Lymphoma is a type of cancer that affects the immune system. It develops when the white blood cells or lymphocytes, the blood cells produced by bone marrow and which defend the body from infections, lose control and divide abnormally or do not die when they should.
White blood cells usually circulate around the entire body via the lymph system, which forms part of the immune system, and they can be found in the blood, the spleen, tonsils, lymph nodes, adenoids (masses of lymphatic tissue located precisely where the nose joins the mouth) and lymph itself.
Healthy lymphocytes tend to accumulate in the lymph nodes (primarily in underarm, groin and neck areas) as they find this to be the best place to fight off infections. In people with lymphoma, the diseased lymphocytes form excessive accumulations in the lymph nodes, although they can also accumulate in other parts of the lymph system, such as the spleen, or even in other areas outside the system (lungs, liver, etc.).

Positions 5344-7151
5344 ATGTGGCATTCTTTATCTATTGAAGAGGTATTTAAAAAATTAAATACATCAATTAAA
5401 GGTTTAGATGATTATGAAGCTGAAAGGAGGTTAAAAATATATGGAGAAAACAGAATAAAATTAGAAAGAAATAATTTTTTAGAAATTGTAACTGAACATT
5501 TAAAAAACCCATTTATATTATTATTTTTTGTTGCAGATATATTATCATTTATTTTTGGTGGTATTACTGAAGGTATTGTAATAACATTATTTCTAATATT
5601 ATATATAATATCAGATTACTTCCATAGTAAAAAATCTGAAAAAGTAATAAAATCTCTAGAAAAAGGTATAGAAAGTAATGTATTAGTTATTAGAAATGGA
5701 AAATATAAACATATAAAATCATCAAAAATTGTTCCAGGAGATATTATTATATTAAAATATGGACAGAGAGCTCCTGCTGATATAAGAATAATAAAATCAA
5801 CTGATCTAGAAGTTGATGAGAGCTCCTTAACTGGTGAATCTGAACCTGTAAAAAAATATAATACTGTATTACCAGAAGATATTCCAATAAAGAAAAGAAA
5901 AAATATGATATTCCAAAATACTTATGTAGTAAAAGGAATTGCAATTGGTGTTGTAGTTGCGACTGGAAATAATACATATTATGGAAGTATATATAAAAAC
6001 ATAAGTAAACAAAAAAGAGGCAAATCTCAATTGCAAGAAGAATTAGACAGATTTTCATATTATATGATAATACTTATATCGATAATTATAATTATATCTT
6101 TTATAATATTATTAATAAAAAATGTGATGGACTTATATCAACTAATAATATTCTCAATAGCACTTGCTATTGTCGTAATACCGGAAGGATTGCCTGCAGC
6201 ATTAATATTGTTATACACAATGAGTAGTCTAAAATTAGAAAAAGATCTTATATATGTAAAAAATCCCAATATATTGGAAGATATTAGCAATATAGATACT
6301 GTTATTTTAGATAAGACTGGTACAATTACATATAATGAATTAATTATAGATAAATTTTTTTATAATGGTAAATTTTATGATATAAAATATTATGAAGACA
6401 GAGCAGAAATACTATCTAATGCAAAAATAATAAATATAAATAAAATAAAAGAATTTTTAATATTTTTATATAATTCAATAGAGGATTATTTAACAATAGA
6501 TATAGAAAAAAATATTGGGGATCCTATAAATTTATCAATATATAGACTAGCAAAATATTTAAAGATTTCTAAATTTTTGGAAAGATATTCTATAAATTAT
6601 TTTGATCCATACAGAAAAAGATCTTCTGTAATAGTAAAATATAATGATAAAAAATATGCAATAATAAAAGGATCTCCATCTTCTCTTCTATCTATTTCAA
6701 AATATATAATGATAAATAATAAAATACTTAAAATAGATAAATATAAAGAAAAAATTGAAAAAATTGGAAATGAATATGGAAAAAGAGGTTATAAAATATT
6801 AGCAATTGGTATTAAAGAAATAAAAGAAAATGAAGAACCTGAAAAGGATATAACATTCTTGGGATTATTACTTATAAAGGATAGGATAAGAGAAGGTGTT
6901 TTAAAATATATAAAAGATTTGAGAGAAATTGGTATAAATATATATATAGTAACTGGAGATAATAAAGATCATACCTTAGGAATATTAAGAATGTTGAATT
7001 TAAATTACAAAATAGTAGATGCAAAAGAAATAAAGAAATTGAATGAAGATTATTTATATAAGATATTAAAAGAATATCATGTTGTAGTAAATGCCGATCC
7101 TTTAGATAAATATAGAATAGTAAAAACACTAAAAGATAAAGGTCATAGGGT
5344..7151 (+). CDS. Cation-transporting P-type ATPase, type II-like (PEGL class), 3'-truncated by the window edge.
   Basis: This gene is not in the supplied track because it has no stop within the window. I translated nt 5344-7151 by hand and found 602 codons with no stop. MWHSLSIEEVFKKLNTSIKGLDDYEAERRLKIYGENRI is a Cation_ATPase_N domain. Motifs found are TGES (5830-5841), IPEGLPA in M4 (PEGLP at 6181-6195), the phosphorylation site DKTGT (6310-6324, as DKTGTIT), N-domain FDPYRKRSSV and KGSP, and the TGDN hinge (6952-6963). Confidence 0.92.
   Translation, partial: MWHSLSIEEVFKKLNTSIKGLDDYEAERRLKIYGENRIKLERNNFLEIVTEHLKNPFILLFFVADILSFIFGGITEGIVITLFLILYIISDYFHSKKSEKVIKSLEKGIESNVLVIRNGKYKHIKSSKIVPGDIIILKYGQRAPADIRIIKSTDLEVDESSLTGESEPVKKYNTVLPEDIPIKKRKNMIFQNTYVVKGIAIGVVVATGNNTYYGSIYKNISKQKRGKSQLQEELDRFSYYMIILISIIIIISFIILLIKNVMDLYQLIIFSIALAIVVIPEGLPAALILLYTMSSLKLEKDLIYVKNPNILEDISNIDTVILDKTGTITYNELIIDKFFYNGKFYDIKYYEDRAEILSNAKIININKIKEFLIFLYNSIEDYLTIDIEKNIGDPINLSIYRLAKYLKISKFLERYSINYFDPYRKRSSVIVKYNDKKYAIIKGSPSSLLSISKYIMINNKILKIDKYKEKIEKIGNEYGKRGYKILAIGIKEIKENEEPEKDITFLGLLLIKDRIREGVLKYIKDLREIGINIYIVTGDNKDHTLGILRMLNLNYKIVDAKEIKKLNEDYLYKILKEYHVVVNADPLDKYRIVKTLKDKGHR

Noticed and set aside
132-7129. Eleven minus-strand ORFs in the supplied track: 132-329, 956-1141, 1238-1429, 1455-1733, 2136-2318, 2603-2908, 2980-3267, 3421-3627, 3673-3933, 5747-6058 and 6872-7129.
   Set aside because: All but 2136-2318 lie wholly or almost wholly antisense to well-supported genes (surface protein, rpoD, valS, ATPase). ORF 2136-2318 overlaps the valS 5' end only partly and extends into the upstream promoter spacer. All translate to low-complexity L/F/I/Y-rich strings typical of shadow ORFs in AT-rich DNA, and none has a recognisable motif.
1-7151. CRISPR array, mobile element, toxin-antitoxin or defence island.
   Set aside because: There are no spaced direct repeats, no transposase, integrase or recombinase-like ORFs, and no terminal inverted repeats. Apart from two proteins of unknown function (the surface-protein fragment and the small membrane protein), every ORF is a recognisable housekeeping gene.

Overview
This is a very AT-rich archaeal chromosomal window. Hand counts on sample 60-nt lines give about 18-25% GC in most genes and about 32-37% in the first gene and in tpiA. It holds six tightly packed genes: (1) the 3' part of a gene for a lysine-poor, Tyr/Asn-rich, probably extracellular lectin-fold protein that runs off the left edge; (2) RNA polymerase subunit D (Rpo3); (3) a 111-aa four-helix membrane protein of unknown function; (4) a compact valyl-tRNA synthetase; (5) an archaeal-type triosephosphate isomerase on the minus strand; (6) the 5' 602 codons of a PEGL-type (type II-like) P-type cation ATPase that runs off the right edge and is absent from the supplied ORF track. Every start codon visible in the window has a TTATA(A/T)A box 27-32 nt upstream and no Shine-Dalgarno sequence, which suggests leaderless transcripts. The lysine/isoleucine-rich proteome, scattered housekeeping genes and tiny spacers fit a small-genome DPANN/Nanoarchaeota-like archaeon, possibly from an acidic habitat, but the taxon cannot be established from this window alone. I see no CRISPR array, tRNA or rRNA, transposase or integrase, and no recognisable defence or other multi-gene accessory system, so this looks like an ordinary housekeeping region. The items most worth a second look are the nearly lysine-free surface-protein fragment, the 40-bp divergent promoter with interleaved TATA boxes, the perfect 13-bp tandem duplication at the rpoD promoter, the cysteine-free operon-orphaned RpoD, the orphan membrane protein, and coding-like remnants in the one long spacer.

In Spain, approximately 10 new cases of lymphoma per 100,000 inhabitants are diagnosed every year; this level of incidence is practically identical to the European average (9.8 cases per 100,000 inhabitants per year). The condition is slightly more common in men (60% of all cases diagnosed in Spain) than women (40%).
However, there is also a special subtype of lymphoma with a lower incidence (2.4 new cases per 100,000 inhabitants per year) called Hodgkin’s lymphoma.
In either case, they are uncommon diseases compared to the cancers that most typically affect our society, such as breast cancer in women (with 85 new cases per 100,000 inhabitants annually) and prostate cancer in men (with 97 new cases per 100,000 inhabitants each year).